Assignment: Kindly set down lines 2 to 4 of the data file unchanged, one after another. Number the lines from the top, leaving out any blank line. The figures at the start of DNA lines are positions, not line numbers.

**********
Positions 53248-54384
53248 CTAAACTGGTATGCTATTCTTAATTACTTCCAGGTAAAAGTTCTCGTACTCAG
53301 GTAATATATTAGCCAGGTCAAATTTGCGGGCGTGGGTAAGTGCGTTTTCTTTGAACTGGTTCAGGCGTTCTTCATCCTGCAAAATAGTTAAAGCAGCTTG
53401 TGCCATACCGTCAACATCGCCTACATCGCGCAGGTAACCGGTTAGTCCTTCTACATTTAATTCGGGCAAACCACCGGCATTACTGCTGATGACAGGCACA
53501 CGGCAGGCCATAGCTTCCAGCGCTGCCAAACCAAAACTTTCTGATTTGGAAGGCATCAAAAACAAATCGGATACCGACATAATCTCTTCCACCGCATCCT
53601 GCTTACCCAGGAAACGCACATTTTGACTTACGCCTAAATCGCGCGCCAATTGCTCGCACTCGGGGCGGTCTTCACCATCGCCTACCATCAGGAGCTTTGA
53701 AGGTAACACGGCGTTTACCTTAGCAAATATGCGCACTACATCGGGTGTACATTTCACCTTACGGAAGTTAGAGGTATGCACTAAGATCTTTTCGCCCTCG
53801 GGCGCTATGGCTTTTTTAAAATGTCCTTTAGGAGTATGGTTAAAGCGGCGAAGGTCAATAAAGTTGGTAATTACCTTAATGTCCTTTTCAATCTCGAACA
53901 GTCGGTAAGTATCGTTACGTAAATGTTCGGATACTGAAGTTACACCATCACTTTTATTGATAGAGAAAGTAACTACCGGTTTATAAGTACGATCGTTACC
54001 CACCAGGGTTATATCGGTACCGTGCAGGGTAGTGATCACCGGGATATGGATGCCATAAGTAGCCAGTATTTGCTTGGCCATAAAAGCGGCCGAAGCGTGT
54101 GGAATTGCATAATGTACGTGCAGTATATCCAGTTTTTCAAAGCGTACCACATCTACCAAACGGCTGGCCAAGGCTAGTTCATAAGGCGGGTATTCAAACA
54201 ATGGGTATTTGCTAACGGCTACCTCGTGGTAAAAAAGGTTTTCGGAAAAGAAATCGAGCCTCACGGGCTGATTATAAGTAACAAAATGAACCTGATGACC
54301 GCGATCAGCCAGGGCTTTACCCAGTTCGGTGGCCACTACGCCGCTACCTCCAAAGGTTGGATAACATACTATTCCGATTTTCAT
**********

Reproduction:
53248 CTAAACTGGTATGCTATTCTTAATTACTTCCAGGTAAAAGTTCTCGTACTCAG
53301 GTAATATATTAGCCAGGTCAAATTTGCGGGCGTGGGTAAGTGCGTTTTCTTTGAACTGGTTCAGGCGTTCTTCATCCTGCAAAATAGTTAAAGCAGCTTG
53401 TGCCATACCGTCAACATCGCCTACATCGCGCAGGTAACCGGTTAGTCCTTCTACATTTAATTCGGGCAAACCACCGGCATTACTGCTGATGACAGGCACA